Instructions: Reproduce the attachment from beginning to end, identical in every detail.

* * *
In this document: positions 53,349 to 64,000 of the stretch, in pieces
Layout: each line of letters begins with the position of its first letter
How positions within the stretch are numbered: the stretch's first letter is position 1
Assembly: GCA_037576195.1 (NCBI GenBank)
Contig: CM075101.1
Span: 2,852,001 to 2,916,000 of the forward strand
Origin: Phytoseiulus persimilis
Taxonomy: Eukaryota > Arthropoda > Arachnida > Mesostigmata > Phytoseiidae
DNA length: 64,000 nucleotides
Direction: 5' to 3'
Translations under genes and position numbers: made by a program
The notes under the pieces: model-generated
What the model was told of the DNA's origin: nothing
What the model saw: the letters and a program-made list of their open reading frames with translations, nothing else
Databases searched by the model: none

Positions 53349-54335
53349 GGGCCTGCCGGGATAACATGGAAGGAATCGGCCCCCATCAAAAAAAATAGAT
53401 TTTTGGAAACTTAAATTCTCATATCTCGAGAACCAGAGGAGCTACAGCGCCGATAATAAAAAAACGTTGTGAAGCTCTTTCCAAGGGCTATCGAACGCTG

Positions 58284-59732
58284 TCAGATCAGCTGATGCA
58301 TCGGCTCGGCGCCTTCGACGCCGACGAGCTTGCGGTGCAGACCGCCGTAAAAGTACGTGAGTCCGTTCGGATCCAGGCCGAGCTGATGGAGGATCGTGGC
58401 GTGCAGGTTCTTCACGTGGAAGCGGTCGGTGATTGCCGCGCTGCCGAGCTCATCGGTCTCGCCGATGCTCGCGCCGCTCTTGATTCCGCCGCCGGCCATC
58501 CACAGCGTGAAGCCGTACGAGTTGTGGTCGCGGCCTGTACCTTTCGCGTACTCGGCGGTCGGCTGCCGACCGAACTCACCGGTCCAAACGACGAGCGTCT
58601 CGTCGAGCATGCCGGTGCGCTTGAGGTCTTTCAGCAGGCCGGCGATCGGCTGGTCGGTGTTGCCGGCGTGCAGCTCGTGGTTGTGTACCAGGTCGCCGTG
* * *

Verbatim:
In this document: positions 53,349 to 64,000 of the stretch, in pieces
Layout: each line of letters begins with the position of its first letter
How positions within the stretch are numbered: the stretch's first letter is position 1
Assembly: GCA_037576195.1 (NCBI GenBank)
Contig: CM075101.1
Span: 2,852,001 to 2,916,000 of the forward strand
Origin: Phytoseiulus persimilis
Taxonomy: Eukaryota > Arthropoda > Arachnida > Mesostigmata > Phytoseiidae
DNA length: 64,000 nucleotides
Direction: 5' to 3'
Translations under genes and position numbers: made by a program
The notes under the pieces: model-generated
What the model was told of the DNA's origin: nothing
What the model saw: the letters and a program-made list of their open reading frames with translations, nothing else
Databases searched by the model: none

Positions 53349-54335
53349 GGGCCTGCCGGGATAACATGGAAGGAATCGGCCCCCATCAAAAAAAATAGAT
53401 TTTTGGAAACTTAAATTCTCATATCTCGAGAACCAGAGGAGCTACAGCGCCGATAATAAAAAAACGTTGTGAAGCTCTTTCCAAGGGCTATCGAACGCTG

Positions 58284-59732
58284 TCAGATCAGCTGATGCA
58301 TCGGCTCGGCGCCTTCGACGCCGACGAGCTTGCGGTGCAGACCGCCGTAAAAGTACGTGAGTCCGTTCGGATCCAGGCCGAGCTGATGGAGGATCGTGGC
58401 GTGCAGGTTCTTCACGTGGAAGCGGTCGGTGATTGCCGCGCTGCCGAGCTCATCGGTCTCGCCGATGCTCGCGCCGCTCTTGATTCCGCCGCCGGCCATC
58501 CACAGCGTGAAGCCGTACGAGTTGTGGTCGCGGCCTGTACCTTTCGCGTACTCGGCGGTCGGCTGCCGACCGAACTCACCGGTCCAAACGACGAGCGTCT
58601 CGTCGAGCATGCCGGTGCGCTTGAGGTCTTTCAGCAGGCCGGCGATCGGCTGGTCGGTGTTGCCGGCGTGCAGCTCGTGGTTGTGTACCAGGTCGCCGTG